Extravaganza of “The Ninth Statue; or, the Jewels and the Gem,” at the Haymarket Theatre. 1849. Source: The Illustrated London News. Click on image to enlarge it.
After the “Loving Woman," and “King Rind’s Daughter," a grand extravaganza, entitled the “Ninth Statue; or, the Jewels and the Gem,” by the Messrs. Brough, was produced. Alasnam (Miss P. Horton), over-fond, though a King, of beer, is subject to a visionary state of mind, and dreams of a grotto with eight statues in it — such grotto, with its superabundant wealth, having its correspondent reality in the waking world. By means of a subterranean passage, Alasnam finds his way to it, and there meets with Rumfogi (Mr. Bland), the chief Monarch of the genii, who proposes to add a ninth statue to the group, on condition that Alasnam provides him with a faultless maiden. Ultimately, he fulfils this condition by selecting Zuleika (Miss Kathleen Fitzwilliam), whose modesty and personal charms succeed in attracting his own heart; but Rumfogi is inflexible, and has her carried off by violence, leaving his subject Monarch to melancholy and despair, and the reproaches of an angry mother, who thinks that the loss of a wife is not a thing to grieve for. Rumfogi* however, at length settles all differences like a gentle geni, shewing Zuleika on the pedestal as the ninth statue, and bestowing her on her once disappointed but now happy lover.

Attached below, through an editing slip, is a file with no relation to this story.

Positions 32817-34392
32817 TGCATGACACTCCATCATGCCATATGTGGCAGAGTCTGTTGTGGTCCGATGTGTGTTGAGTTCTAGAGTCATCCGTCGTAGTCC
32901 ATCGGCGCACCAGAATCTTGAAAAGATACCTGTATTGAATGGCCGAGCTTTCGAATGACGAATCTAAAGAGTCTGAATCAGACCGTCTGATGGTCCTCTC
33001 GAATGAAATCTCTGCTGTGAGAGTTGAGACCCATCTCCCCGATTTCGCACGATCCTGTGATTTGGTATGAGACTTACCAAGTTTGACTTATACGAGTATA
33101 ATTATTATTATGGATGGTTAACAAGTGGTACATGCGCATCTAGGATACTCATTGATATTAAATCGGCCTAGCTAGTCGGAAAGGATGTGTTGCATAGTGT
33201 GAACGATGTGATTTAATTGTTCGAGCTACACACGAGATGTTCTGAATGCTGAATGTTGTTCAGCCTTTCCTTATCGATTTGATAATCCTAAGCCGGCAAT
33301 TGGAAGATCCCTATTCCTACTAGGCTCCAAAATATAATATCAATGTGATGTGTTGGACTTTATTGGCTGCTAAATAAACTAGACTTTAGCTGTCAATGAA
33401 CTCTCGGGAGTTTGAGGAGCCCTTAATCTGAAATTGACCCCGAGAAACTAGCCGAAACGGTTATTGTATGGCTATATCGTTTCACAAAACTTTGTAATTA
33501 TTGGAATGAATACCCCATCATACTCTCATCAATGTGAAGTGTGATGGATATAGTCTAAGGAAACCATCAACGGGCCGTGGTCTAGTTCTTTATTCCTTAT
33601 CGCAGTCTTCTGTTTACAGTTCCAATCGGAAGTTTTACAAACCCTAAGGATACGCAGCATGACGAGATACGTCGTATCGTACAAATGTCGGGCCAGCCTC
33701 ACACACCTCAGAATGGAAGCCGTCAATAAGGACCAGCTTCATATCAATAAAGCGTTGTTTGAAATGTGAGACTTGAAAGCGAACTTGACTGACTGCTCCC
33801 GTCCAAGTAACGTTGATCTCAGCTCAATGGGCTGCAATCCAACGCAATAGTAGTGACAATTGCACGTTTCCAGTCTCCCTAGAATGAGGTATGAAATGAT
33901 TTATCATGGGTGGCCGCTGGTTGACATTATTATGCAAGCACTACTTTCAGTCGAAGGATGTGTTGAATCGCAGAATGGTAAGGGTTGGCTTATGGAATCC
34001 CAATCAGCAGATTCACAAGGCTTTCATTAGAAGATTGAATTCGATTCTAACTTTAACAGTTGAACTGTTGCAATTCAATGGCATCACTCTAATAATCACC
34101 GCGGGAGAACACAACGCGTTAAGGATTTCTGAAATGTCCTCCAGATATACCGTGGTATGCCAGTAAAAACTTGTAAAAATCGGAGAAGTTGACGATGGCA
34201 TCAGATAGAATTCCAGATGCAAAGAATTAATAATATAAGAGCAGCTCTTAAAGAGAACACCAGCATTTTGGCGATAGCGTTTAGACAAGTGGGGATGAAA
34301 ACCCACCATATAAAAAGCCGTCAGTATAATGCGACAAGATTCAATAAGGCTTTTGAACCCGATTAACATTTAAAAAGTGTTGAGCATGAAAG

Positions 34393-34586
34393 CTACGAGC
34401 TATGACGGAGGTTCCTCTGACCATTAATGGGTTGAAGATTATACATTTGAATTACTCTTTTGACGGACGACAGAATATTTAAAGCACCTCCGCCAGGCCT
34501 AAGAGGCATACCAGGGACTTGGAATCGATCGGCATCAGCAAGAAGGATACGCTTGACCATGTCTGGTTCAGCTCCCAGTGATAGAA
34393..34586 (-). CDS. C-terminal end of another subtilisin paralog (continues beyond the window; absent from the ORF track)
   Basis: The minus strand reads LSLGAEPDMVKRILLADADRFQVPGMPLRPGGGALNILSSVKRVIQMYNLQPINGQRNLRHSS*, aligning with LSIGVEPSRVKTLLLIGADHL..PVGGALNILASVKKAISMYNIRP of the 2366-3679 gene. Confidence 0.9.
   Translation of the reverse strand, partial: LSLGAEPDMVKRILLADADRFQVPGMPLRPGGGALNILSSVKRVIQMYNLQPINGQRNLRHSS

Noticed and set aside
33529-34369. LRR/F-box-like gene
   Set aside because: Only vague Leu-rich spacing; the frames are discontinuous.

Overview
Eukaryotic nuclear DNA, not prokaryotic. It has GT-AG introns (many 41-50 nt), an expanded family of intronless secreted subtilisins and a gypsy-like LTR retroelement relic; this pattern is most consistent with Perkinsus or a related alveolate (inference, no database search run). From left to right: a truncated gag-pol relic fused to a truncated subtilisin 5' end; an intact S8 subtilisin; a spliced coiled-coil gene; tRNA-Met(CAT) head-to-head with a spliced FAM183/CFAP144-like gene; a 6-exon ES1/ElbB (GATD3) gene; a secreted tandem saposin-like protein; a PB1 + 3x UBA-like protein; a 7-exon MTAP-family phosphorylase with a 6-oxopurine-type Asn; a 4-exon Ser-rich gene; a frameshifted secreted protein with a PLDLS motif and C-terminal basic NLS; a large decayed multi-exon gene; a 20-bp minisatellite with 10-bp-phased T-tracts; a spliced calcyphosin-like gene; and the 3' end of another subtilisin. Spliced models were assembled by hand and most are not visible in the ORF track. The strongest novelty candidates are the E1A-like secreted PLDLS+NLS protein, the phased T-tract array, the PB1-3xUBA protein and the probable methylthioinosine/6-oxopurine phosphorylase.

Mias Kathleen Fitzwilliam made her first appearance here in the character of the faultless maiden, and played enchantingly. Of Mr. Bland and Miss Horton, it is sufficient to state that they threw their usual exuberance of spirit into their respective parts. Mr. Munyard, also, as secretary to the amorous Monarch, had some humorous business to do, and some burlesque parodies to sing, which proved highly amusing. The audience was respectable as well as numerous, and the evening passed off without the slightest disturbance. It was composed of the class who could afford to be wise as well as merry.
The scene engraved is the entrance of Alasnam the young King, into the grotto of eight statues.
“Christmas Pantomimes and Extravaganzas.” Illustrated London News. 15 (29 December 1849): 437. Hathi Trust Digital Library version of a copy in the University of Michigan Library. Web. 26 December 2015. The text above was created from the Hathi page images with ABBYY FineReader. — George P. Landow
Last modified 27 December 2015